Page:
Citizens, soldiers alike must take on sexual violence

 Space Race of the 1960s, when astronauts and aviators were national heroes, and hearing about it was a big part of my childhood.

He was also loved to see the Air Force’s acrobatics squadron, and naturally father-son rivalry meant I sided with their rivals, the Navy’s Blue Angels.

So when I read last week that their former commander, Greg McWherter, is facing allegations that he allowed sexual misconduct and harassment while leading the Blue Angels, I was disappointed but not very surprised.

I should note that there are a number of Blue Angels, including the only female member, who defend him and that the investigation is ongoing. But at the same time the Navy viewed it as serious enough to relieve him of his current position, and given the ongoing epidemic of sexual misconduct in the American military, it’d be naïve to think any unit would be exonerated — even my favorite.

It’s a sad irony that McWherter was also president of the Tailhook Association until April 25, when he resigned to avoid being distracted from his duties by the inquiry.

At the Tailhook Association’s 1991 convention in Las Vegas, several dozen women were forced to run down a crowded hallway of male pilots, who groped them at will.

Without the scandal, which the Washington Post said may be the worst in the Navy’s history, it’s questionable that this incident or the fact that over 25,000 members of our armed services were targets of sexual assault and misconduct in 2012, according to the Pentagon, would have made national news.

At the Tailhook convention, the top brass said there was no tolerance for sexual assault in the military. It’s the same thing they’ve been saying over the past year, as renewed attention and Congressional inquiries bring the spotlight back onto sexual assault in the military.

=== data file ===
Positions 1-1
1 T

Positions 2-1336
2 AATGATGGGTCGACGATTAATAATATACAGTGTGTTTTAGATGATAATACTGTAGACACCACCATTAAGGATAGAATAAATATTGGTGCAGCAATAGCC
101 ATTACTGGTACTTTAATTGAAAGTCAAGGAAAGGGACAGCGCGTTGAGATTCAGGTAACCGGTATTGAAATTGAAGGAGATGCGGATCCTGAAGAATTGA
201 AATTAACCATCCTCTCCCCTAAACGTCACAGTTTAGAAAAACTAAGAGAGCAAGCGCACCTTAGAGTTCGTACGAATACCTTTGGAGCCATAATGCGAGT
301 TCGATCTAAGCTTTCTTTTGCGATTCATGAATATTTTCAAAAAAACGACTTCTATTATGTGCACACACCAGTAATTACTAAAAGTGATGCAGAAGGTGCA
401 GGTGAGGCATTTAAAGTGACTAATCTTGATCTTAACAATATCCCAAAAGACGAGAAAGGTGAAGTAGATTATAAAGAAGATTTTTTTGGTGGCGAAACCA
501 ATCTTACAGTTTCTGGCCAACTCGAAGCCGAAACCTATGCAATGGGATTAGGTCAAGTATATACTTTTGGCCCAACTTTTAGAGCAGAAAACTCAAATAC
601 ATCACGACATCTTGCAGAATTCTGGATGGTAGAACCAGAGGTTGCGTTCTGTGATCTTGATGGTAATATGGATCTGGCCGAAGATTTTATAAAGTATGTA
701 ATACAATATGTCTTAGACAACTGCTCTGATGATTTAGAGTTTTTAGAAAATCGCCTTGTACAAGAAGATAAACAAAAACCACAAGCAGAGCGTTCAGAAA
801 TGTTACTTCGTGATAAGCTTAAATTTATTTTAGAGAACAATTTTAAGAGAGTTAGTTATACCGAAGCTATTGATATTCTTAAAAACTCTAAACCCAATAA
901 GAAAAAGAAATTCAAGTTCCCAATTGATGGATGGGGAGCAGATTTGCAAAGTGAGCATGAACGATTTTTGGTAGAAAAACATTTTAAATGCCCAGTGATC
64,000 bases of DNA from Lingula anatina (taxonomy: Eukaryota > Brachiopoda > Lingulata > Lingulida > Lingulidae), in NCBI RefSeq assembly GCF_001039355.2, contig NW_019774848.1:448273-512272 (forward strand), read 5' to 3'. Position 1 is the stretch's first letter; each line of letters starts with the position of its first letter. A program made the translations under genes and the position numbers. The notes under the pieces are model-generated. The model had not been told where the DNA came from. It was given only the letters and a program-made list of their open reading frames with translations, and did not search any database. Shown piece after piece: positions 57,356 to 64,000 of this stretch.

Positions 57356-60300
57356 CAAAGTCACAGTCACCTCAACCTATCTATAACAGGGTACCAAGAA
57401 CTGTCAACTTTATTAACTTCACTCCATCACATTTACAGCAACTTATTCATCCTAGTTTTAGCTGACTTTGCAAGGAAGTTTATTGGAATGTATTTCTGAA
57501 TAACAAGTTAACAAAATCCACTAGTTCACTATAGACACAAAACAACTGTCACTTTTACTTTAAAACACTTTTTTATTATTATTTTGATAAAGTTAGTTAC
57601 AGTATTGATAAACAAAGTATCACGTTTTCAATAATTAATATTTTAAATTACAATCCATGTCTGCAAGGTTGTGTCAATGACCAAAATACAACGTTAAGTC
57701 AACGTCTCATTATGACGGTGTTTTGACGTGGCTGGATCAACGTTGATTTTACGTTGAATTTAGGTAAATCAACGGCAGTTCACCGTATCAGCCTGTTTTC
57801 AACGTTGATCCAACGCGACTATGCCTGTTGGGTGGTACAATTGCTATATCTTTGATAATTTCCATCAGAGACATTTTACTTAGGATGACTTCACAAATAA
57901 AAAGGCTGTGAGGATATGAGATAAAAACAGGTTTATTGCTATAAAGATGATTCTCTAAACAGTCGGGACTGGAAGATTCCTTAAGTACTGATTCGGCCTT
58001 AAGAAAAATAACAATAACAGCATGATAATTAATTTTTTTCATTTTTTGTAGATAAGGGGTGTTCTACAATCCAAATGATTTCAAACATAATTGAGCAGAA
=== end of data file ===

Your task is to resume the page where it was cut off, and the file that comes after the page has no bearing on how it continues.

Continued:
Last June, I wrote a column on the two plans being introduced to combat military sexual assault. It’s May now, and Congress is still debating. Worse, the general consensus is in favor of the weaker plan, which leaves disciplinary authority to military personnel, a system that has failed time and time again.

It’s not all bad, though. A number of laws and government efforts are being introduced to reduce sexual assault in general. The most prominent is focused on us — college  students.

Throughout the past year, university after university has come under fire and even federal investigation for mishandling and misreporting sexual assaults that occur on and around their campus.

These include op academic schools like Yale and Dartmouth and athletic powerhouses like Florida State University, where Heisman Trophy winner Jameis Winston was accused of sexual assault.

Local police cleared Winston, but an April 16 New York Times report found many irregularities in their handling of the case, and noted that the investigating officer has also worked for a nonprofit booster organization that’s the lead donor for Florida State athletics.